This simple looking piece of wood is actually one of the great leap forwards in ordnance technology. This is a sabot (pronounced sa-BO or SAB-o, not SA-bot) from the museum's Cumberland collection. A shell would be bound together with a sabot and loaded into a smoothbore cannon after the power had been loaded. The sabot would create a seal between the power and the shell, preventing gas from leaking around the shell when the powder was ignited. The result was that more of the energy from the explosive gas would be used in moving the shell forward, instead of being wasted or misdirecting the shell. The result was a significant improvement in muzzle velocity, accuracy, and range. This sabot is painted red signifying that it and the shell are ready to be used.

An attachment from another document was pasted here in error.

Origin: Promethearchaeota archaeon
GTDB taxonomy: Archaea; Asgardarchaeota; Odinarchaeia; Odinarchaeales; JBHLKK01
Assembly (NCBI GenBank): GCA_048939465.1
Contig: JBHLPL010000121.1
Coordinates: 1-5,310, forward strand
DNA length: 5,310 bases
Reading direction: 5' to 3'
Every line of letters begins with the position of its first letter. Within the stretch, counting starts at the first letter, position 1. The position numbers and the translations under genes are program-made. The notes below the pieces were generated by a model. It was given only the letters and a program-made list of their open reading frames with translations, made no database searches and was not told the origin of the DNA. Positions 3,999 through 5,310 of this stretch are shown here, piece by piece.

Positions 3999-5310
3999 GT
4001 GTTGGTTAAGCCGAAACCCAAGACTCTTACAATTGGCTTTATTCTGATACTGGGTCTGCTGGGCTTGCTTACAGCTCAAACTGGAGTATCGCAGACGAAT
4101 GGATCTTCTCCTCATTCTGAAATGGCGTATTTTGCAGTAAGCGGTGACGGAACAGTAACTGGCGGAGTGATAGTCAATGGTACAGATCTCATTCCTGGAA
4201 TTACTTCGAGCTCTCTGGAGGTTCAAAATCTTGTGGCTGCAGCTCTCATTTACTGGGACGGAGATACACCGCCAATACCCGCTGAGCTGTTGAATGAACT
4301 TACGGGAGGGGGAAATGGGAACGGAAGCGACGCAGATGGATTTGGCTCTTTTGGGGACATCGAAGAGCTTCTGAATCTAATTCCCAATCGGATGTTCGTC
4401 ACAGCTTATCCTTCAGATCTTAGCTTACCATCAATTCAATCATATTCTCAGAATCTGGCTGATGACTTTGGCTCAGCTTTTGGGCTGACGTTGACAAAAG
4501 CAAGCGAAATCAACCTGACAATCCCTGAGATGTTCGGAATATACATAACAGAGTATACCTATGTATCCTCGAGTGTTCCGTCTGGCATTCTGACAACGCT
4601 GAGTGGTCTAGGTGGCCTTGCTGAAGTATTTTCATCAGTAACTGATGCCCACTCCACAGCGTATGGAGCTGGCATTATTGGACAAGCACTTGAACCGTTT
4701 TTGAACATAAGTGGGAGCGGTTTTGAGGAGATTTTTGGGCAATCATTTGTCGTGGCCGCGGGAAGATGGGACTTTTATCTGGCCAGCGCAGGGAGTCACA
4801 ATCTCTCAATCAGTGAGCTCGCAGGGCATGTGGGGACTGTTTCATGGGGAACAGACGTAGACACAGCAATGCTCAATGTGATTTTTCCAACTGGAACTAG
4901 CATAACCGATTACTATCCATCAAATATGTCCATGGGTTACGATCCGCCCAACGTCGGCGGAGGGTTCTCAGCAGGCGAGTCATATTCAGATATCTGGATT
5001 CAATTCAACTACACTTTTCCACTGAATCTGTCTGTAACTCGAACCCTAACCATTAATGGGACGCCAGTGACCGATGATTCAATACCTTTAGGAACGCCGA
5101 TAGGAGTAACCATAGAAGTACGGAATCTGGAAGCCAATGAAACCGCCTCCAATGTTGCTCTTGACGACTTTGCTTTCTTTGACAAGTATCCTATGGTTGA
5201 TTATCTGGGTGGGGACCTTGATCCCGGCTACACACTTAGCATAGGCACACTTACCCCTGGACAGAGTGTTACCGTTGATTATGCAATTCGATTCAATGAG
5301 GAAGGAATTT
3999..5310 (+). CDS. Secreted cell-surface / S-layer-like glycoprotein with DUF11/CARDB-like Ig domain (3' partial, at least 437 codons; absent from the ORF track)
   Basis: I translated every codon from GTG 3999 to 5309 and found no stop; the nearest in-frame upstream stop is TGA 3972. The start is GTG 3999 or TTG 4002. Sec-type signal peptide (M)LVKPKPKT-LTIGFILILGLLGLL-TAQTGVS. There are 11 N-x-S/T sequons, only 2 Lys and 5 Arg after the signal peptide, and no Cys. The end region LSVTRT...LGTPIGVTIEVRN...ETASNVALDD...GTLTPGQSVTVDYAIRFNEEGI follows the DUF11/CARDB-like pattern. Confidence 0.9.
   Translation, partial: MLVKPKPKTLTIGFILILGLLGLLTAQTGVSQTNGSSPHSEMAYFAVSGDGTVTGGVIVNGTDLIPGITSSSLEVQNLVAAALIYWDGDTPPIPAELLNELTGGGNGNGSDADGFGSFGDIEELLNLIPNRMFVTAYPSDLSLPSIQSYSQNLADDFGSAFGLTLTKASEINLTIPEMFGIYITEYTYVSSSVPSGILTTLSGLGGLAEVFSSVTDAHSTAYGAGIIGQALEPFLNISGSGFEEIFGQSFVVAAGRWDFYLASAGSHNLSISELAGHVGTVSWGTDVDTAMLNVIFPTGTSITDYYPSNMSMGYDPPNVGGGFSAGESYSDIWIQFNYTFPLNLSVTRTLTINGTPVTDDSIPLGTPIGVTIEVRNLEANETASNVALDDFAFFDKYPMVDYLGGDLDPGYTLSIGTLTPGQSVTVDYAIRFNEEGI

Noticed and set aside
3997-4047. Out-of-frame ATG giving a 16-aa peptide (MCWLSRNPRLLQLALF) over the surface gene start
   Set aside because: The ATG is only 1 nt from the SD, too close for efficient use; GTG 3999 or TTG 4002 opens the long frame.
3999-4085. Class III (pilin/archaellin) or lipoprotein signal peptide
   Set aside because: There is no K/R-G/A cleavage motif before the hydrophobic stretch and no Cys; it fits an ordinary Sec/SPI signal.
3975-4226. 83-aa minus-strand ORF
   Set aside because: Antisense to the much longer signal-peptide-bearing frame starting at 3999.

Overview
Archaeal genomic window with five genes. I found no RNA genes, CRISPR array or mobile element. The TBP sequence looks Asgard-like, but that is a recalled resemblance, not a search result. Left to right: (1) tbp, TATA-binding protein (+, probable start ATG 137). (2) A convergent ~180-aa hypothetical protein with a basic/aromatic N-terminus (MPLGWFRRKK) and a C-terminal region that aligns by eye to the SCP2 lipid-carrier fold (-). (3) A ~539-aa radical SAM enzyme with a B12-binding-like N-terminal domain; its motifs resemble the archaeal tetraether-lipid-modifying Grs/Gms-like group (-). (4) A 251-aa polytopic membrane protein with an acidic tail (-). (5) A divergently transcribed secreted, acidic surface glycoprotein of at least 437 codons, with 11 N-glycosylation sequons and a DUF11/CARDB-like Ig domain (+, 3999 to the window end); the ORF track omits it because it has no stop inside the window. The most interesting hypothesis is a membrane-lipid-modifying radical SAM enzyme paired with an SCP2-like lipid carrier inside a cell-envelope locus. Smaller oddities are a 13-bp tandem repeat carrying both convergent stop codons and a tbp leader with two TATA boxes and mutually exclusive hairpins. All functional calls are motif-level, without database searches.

Sabots are still used today in modern guns, particularly the smoothbore guns of main battle tanks such as the U.S. Army's M1A1 and Germany's Leopard series of tanks.